As per usual, I ended up saying far more here than I intended to. However, there's tons more that I could have said. More anuran articles are due to appear here in the near future. My sincere thanks to Juan Manuel Guayasamin for sharing the photos used here, and to the people who took the photos in the first place.
For previous Tet Zoo articles on anurans, see...
- Get ready for 2008: Year Of The Frog
- Britain’s lost tree frogs: sigh, not another ‘neglected native’
- It’s the Helmeted water toad!
- Horn-headed biting frogs and pouches and false teeth
- More wide-mouthed South American horned frogs
- Frogs and toads: sheer, untold awesomeness
- Oh, to be a so-called ‘transitional anuran’
- Ghost frogs, hyloids, arcifery.. what more could you want?
- Green-boned glass frogs, monkey frogs, toothless toads
- It is still Year of the Frog
- Shocking inter-racial sex scenes
- The English Marsh frog invasion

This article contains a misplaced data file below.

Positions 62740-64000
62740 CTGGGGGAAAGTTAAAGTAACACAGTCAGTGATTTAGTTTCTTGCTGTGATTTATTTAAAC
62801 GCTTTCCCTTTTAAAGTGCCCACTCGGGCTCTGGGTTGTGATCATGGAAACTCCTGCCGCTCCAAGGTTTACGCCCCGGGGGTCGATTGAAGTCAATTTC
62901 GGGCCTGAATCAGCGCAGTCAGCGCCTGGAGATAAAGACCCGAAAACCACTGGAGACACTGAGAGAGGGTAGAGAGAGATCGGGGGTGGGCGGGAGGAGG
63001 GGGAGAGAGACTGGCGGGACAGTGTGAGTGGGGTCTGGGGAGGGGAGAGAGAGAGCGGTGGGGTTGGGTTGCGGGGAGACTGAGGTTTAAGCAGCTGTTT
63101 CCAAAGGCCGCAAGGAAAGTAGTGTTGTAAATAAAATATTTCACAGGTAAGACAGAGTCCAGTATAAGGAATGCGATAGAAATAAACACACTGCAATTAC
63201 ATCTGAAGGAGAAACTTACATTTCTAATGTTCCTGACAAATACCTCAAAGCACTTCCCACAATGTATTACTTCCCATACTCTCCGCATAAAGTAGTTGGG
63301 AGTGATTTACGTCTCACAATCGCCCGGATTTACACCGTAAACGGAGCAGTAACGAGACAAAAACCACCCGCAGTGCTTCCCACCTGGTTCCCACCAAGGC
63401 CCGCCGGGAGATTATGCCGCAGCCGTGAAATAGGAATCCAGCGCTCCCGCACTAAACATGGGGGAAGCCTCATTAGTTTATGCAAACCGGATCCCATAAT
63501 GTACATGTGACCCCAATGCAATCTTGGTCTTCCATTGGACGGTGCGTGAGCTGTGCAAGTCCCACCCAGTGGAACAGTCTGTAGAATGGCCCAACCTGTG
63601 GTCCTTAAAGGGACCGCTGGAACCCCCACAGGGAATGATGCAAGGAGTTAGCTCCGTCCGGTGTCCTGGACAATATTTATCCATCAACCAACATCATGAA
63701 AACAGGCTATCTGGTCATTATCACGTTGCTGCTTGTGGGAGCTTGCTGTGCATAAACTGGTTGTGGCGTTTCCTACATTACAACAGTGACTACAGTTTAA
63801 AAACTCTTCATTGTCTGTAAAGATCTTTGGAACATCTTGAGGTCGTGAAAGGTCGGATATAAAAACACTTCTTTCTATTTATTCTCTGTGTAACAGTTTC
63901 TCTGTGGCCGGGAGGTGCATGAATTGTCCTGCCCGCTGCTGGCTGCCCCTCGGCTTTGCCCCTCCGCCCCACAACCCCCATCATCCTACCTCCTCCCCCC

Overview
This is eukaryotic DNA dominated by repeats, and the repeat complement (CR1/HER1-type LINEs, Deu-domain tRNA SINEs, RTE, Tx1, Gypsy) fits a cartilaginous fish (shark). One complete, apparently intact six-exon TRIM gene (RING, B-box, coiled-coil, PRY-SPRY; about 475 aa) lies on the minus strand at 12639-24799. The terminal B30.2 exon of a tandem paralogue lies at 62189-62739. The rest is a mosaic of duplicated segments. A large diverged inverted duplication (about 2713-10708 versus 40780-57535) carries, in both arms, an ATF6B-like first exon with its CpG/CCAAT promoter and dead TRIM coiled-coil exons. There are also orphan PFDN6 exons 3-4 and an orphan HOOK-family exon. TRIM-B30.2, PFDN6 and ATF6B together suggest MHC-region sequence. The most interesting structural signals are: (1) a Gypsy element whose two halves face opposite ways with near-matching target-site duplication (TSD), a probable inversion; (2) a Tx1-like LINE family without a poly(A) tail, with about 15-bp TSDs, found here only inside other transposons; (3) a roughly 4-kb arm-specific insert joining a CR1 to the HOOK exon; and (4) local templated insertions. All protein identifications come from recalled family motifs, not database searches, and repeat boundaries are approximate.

- Toadtastic – the invasion begins!
- Bidder’s organ and the holy quest for synapomorphies
- Our sex lives in words and pictures (or, On the reproductive biology of the Bufonidae)
- Skulls, crests, snouts and giant poison glands: the heads of toads
- Toads of the world: first, (some) toads of the north
- The Natterjack, its life and times
- The resurrection of Anaxyrus
- South America, land of toads, part I: harlequins, redbellies and plump toads
- South America, land of toads part II: tree toads, Truebella, Frostius… oh, and did I mention the COMMUNAL NESTS?
- Blomberg’s toad and its omosternum-bearing buddies
- In pursuit of Romanian frogs (part I: Bombina)
- In pursuit of Romanian frogs (part II: WESTERN PALAEARCTIC WATER FROGS!!)
- In pursuit of Romanian frogs (part III: brown frogs)
- The toads series comes to SciAm: because Africa has toads too
- 20-chromosome toads
- Glassfrogs: translucent skin, green bones, arm spines
Refs - -
Fabrezi, M. 2001. A survey of prepollex and prehallux variation in anuran limbs. Zoological Journal of the Linnean Society 131, 227-248.
- . & Alberch, P. 1996. The carpal elements of anurans. Herpetologica, 52, 188-204.
Guayasamin, J. M., S. Castroviejo-Fisher, J. Ayarzaguena, L. Trueb y C. Vil. 2008. Phylogenetic relationships of glass frogs (Centrolenidae) based on mitochondrial and nuclear genes. Molecular Phylogenetics and Evolution 48, 574-595.
- ., S. Castroviejo-Fisher, L. Trueb, J. Ayarzagena, M. Rada, C. Vil. 2009. Phylogenetic systematics of glassfrogs (Amphibia: Centrolenidae) and their sister taxon Allophryne ruthveni. Zootaxa 2100, 1-97.